“Measure of a Man” is just such a film. It’s a sweet and knowing and lovely and funny story, but occasionally the spell of warm nostalgia is broken by painful moments of family heartbreak and cruel bullying.
This is a movie that has us caring about the main characters from the get-go, and that’s a tribute to the direction of Jim Loach, the screenplay by David Scearce (adapting the popular and acclaimed young adult novel “One Fat Summer” by the great Robert Lipsyte), and the terrific cast of talented young actors and likable veterans.
Fine cast, strong script propel nostalgic coming-of-age tale 'Measure of a Man'
While it might not bring much that's new to the coming-of-age playbook, British filmmaker Jim Loach's sensitively-observed dramedy, "Measure of a Man," offers decisive proof that fresh and different is overrated when you've got a strong cast, a beautifully written script and fittingly measured direction.
It may be the summer of 1976, but it's business as usual for the Marks family, who is again spending it at their vacation home on New Jersey's Rumson Lake, much to the agony of overweight 14-year-old Bobby (an absolutely terrific Blake Cooper), who faces yet another year of being bullied by the resentful townies who don't take kindly to "summer people."
Not keen on facing the prospect of camp but anxious to get away from his bickering parents (Judy Greer and Luke Wilson), Bobby finds work maintaining the grounds of an expansive estate belonging to the imperious Dr. Kahn (Donald Sutherland), who proves to be a stern taskmaster and, ultimately, a fatherly mentor.
Based on Robert Lipsyte's loosely autobiographical "One Fat Summer," the screenplay by David Scearce ("A Single Man") updates the novel's 1950's setting to the U.S. bicentennial with keenly nostalgic results, accentuated by affectionate period touches and a soulful '70s score that's completely in tune with young Cooper's adroitly connected performance.
‘Measure of a Man’ is a funny, wise movie about bullying that speaks to kids and grown-ups alike
Rating: 3.5 stars
Like the sweetly self-conscious protagonist of the movie “Measure of a Man” — 14-year-old Bobby Marks, who worries about his weight while trying to navigate a summer filled with bullying and life lessons — there is a lot to love in this gently funny and wise little movie. Based on Robert Lipsyte’s semi-autobiographical 1977 young-adult novel “One Fat Summer,” the film will speak most directly to teens who, like its hero and wryly self-aware narrator, might be concerned about their physical appearance. At the same time, its story, which also deals tangentially with class tensions, religious bigotry, ethnic prejudice and homophobia, has as much to say to those kids’ parents and grandparents, who should find the film’s message as uplifting — and its unassuming central character as charming — as young people do.
Sundance: Great Point Media Launching U.S. Theatrical Distribution Arm
In a pre-Sundance Film Festival move, UK-based media fund manager Great Point Media is launching a US theatrical distribution arm with plans to release eight to 12 titles per year.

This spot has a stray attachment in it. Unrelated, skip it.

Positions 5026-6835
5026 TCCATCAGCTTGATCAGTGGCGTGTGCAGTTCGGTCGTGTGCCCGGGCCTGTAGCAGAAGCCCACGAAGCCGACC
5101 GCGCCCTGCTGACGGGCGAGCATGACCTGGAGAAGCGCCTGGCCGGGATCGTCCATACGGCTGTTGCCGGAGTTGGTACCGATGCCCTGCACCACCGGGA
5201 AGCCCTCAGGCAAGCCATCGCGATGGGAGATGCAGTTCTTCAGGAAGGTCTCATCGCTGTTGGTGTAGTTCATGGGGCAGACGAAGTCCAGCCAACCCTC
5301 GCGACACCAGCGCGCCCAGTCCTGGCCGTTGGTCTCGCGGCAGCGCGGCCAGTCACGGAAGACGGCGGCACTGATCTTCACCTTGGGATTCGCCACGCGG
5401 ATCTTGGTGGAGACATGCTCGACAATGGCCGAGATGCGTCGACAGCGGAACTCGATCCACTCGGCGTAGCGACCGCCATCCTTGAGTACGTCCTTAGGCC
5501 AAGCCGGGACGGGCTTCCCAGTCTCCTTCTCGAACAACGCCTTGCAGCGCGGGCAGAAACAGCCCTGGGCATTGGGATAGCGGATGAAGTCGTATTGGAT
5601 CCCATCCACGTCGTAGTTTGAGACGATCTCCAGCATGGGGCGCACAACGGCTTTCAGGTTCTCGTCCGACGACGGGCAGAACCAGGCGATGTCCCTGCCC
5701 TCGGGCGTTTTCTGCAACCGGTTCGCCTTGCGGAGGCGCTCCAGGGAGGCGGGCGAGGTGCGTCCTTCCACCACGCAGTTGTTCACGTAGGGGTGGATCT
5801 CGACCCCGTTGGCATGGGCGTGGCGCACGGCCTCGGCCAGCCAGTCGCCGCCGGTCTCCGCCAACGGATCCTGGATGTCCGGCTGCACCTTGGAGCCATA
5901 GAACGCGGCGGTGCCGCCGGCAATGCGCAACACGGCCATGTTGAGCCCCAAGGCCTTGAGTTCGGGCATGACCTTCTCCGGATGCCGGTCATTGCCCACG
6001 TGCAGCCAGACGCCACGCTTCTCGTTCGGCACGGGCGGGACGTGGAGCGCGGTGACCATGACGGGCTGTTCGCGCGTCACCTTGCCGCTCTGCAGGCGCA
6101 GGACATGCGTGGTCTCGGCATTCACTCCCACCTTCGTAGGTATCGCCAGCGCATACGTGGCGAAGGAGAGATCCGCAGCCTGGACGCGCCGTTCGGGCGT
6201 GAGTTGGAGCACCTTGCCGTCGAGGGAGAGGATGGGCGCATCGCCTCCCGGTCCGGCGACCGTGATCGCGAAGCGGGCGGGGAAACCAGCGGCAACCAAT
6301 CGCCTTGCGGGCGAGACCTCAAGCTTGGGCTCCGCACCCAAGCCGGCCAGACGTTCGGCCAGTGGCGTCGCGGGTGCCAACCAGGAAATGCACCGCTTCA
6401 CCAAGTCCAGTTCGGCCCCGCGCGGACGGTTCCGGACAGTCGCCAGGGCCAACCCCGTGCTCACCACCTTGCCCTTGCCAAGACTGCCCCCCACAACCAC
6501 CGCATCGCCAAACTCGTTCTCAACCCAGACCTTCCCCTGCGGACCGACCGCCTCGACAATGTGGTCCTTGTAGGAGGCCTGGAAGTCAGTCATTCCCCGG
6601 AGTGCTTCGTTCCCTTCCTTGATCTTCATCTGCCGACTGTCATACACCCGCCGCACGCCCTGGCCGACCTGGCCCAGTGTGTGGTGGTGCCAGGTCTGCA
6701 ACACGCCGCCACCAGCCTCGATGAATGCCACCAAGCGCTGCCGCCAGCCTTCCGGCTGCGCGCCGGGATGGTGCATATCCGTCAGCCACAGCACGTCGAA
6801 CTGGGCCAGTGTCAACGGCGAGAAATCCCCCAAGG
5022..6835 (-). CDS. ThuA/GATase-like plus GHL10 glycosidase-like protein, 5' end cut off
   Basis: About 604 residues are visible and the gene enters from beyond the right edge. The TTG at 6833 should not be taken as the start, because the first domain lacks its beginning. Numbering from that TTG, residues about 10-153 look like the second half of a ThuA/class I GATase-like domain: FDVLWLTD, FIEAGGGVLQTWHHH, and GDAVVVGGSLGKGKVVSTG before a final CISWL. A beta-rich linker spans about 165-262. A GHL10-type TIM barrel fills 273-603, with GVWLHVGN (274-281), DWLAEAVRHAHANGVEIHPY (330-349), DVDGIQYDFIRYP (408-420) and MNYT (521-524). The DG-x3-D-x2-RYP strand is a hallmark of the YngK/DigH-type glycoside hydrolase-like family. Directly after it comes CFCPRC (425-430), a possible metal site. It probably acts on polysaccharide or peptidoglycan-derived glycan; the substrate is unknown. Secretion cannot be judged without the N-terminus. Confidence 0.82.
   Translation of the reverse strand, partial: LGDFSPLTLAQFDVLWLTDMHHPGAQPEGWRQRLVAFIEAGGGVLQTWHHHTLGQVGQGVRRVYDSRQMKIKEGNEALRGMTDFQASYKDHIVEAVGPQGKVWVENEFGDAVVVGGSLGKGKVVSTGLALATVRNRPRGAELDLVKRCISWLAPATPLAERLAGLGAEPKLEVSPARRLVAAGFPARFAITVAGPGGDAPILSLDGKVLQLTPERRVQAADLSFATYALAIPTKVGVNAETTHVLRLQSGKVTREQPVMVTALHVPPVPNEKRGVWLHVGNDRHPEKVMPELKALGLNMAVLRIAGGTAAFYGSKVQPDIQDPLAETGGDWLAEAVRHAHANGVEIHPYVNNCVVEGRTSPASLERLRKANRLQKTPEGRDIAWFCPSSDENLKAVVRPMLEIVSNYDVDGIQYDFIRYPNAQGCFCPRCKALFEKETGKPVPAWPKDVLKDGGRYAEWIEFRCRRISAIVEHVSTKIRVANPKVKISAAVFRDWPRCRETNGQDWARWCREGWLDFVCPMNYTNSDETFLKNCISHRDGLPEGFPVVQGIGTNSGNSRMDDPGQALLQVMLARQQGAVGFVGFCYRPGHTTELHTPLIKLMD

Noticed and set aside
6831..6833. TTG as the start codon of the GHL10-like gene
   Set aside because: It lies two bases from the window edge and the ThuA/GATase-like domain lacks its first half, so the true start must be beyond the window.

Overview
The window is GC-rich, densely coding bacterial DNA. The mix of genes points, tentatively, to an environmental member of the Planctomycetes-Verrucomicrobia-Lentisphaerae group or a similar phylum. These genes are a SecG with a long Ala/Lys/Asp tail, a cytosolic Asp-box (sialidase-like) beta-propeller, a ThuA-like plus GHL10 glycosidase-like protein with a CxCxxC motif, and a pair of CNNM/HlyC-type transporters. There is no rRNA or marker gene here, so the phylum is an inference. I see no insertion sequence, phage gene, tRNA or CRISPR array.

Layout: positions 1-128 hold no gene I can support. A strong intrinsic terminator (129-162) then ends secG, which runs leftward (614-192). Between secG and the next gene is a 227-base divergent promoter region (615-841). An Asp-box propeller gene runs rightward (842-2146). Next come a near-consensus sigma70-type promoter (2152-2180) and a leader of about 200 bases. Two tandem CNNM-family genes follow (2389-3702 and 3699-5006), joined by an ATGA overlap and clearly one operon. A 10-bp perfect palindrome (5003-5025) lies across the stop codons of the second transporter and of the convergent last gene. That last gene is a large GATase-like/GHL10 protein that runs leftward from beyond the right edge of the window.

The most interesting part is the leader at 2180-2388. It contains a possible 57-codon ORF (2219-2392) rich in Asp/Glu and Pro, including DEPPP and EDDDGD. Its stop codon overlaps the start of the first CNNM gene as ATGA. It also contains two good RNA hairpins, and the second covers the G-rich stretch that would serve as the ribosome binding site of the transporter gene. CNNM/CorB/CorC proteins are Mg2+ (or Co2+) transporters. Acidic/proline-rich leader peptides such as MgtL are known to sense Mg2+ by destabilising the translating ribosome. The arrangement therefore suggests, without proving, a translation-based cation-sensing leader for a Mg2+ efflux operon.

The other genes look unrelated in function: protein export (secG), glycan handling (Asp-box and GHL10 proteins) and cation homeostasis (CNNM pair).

The company unveiled the plans Friday, saying that it has already assembled a full slate for 2018, with $10 million in P&A committed to date. The first release will come in March with “Submission,” writer-director Richard Levine’s adaptation of Francine Prose’s novel “Blue Angel,” starring Stanley Tucci and Kyra Sedgwick. It will open in New York on March 2 and will expand to multiple major markets on March 9.
Great Point Media’s distribution slate includes: Judy Greer’s directorial debut, “A Happening of Monumental Proportions,” starring Allison Janney, Jennifer Garner, Katie Holmes, and Common; “Measure of a Man,” a coming-of-age story directed by Jim Loach and starring Blake Cooper, Donald Sutherland, Luke Wilson, and Judy Greer; and Andrew Dosunmu’s drama “Where Is Kyra?” starring Michelle Pfeiffer and Kiefer Sutherland.
Donald Sutherland Takes ‘Measure Of A Man’; Indie Shoots In Rhode Island
EXCLUSIVE: Donald Sutherland and The Maze Runner‘s Blake Cooper are starring in Measure Of A Man, with Jim Loach (Orange and Sunshine) directing a script by David Scearce (A Single Man). The pic, an adaptation of Robert Lipsyte’s YA novel One Fat Summer, just got underway this week in Rhode Island. Christian Taylor is producing through Taylor Lane Productions with Weedon Media and Great Point Media, whose Jim Reeve and Robert Halmi are exec producing with Scearce and Erika Hampton.
Luke Wilson & Judy Greer Join ‘Measure Of A Man’
Luke Wilson and Judy Greer have joined the cast of Measure Of A Man, the independent adaptation of Robert Lipsyte’s YA novel One Fat Summer. The project, which is now shooting in Rhode Island with Jim Loach directing, also stars Donald Sutherland, Blake Cooper, Liana Liberato, Beau Knapp, Danielle Rose Russell, Luke Benward, and Sam Keeley.
Eddie Redmayne, Blake Lively board ‘Hick’
Derick Martini will helm the pic, which focuses on a 13-year-old (Moretz) from Nebraska who gets more than she bargained for when she leaves for Las Vegas.
Lively will play a grifter who meets Moretz’s character on the road and takes the girl under her wing. Redmayne would play another loner who tries luring Moretz away and also shares a past with Lively.
Andrea Portes is adapting from the novel she wrote.
Steven Siebert and Christian Taylor will produce through Siebert’s Lighthouse Entertainment shingle and Taylor’s Taylor Lane Prods. Charles de Portes is exec producing.